The purpose of this perspective paper is to outline a road map and timeline for revising the historical solar forcing datasets to be used in CMIP7, based on the lessons learned from CMIP6. This paper aims to (1) include the latest scientific advances made in the reconstruction of solar forcing and in the understanding of climate response while also (2) addressing the issues that were raised during CMIP6 and (3) facilitating the practical implementation of these datasets, both in terms of their production and their exploitation by end users. An important aspect of this work is the need for community feedback, as this will eventually help us translate these suggestions into recommendations for CMIP7.

Note that the development and documentation of updated and expanded climate forcings for CMIP7, including the solar forcing discussed here, are coordinated by the CMIP7 Climate Forcing Task Team (, last access: 1 February 2024), established by the Working Group on Coupled Modelling infrastructure and CMIP panels of the World Climate Research Programme's Earth System Modelling and Observations (ESMO) project.

2 Solar radiative forcing

In CMIP6, solar radiative forcing consisted of total solar irradiance (TSI), the spectrally resolved irradiance or solar spectral irradiance (SSI), and the F10.7 index for use as a proxy for solar forcing of the ionosphere/thermosphere. The spectral coverage of the SSI was 10 nm to 100 µm, with a spectral resolution that gradually increased from 1 to 50 nm. A new value of 1360.8±0.5W m−2 for the average TSI during solar minimum had also been recommended. The same approach is also planned for CMIP7, with identical specifications.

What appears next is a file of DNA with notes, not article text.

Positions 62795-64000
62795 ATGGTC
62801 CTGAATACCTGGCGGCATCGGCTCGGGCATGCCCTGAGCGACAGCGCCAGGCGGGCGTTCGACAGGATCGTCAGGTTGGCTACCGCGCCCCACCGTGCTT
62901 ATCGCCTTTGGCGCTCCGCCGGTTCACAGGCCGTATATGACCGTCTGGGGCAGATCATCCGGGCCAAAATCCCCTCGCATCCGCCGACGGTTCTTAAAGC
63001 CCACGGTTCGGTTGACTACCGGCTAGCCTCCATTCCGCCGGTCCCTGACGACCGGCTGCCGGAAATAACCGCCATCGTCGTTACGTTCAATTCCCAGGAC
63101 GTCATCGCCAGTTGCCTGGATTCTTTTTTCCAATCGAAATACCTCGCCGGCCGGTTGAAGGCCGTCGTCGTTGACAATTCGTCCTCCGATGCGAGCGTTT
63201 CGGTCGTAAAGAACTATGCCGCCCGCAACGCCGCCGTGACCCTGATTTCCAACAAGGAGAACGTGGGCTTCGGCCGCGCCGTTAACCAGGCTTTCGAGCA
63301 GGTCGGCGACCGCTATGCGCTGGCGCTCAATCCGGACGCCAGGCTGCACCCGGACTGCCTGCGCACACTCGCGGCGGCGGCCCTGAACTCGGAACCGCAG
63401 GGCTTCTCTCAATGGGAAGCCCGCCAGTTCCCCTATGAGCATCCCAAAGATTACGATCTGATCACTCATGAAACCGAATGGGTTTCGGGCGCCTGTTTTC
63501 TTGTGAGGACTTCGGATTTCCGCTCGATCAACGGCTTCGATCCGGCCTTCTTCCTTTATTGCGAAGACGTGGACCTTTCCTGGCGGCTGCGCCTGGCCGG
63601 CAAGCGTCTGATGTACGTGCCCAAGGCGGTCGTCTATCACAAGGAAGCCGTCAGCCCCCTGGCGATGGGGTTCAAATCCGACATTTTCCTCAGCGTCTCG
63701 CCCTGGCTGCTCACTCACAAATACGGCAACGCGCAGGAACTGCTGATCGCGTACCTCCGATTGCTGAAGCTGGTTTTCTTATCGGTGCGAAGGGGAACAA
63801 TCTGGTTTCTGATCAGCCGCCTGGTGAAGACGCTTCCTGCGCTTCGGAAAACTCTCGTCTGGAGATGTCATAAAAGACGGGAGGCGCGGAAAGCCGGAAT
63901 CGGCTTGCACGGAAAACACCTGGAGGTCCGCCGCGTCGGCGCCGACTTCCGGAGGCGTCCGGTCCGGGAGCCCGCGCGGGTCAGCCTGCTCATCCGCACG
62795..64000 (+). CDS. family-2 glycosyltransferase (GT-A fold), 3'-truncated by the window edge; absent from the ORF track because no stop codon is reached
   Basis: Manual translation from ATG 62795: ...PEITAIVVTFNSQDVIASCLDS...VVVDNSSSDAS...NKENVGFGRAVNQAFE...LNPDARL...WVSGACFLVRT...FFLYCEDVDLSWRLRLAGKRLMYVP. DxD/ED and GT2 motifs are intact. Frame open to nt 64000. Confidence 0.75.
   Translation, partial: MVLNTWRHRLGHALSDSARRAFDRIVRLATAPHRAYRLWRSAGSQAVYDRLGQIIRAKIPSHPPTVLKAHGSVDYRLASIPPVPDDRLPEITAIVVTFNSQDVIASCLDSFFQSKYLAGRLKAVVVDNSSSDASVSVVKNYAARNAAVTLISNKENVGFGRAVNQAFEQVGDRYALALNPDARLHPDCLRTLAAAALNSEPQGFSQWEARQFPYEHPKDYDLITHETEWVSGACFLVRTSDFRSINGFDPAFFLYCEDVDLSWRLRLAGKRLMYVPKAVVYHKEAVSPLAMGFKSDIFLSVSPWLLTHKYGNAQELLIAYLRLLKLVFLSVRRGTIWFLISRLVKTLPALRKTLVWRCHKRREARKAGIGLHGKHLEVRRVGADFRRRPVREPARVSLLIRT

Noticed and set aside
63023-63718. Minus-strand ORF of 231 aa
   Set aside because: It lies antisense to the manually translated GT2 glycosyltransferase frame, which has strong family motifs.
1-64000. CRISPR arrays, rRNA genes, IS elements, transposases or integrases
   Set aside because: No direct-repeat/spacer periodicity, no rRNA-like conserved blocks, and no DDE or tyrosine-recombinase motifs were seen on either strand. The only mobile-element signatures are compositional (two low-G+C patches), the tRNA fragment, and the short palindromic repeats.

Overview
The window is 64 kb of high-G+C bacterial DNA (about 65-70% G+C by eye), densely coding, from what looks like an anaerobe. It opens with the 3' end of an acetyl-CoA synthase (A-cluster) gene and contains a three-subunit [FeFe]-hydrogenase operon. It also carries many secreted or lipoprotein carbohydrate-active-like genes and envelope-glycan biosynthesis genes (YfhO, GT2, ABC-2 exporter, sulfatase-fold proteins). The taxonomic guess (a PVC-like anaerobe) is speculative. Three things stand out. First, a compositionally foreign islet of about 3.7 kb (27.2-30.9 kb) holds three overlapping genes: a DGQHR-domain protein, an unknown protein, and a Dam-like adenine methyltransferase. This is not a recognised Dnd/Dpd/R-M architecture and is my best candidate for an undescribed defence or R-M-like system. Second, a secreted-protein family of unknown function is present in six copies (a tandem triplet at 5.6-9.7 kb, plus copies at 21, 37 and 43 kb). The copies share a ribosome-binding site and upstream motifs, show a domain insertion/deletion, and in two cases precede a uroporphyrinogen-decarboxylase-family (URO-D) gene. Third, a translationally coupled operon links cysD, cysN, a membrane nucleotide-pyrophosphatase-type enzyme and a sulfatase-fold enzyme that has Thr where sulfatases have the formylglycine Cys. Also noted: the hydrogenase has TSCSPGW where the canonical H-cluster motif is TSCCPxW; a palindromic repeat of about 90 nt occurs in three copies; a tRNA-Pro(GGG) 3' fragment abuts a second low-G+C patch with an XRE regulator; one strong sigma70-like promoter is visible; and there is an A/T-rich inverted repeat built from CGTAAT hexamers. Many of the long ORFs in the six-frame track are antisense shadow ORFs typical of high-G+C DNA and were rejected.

There are, however, two aspects to the reconstruction of solar radiative forcing which call for reconsideration: (1) the definition of the reference spectrum for the quiet Sun and (2) the definition of the variability that comes on top of it. Although TSI variability is only around 0.1 % over the solar cycle, SSI variability in the UV band and at shorter wavelengths is significantly larger.

2.1 A new solar reference spectrum

The CMIP6 SSI forcing dataset that was recommended by M17 is an average of two time series from two SSI reconstruction models: Naval Research Laboratory Solar Spectral Irradiance Version 2 (NRLSSI2; Coddington et al.2016) and Spectral And Total Irradiance REconstruction (SATIRE; Yeo et al.2014). Both models rely on a constant, so-called quiet-Sun reference spectrum on top of which comes the solar variability. NRLSSI2 uses a composite of quiet-Sun spectra, namely, the Whole Heliosphere Interval (WHI) spectrum (Woods et al.2009) below 300 nm, the spectrum from the first Atmospheric Laboratory of Applications and Science (ATLAS-1) space shuttle mission (Thuillier et al.1998) between 300 and 1000 nm, the spectrum from NASA's Solar Radiation and Climate Experiment (SORCE) Spectral Irradiance Monitor (SIM) instrument (Harder et al.2005) between 1000 and 2400 nm (also used by WHI), and Kurucz's synthetic solar model atmosphere beyond that range (Kurucz1991). SATIRE uses the WHI spectrum in the 115–2400 nm range, extended at longer wavelengths by Kurucz's atmosphere model. Ultimately, the CMIP6 quiet-Sun spectrum is the average of both reconstruction models and, therefore, mixes two somewhat different background spectra.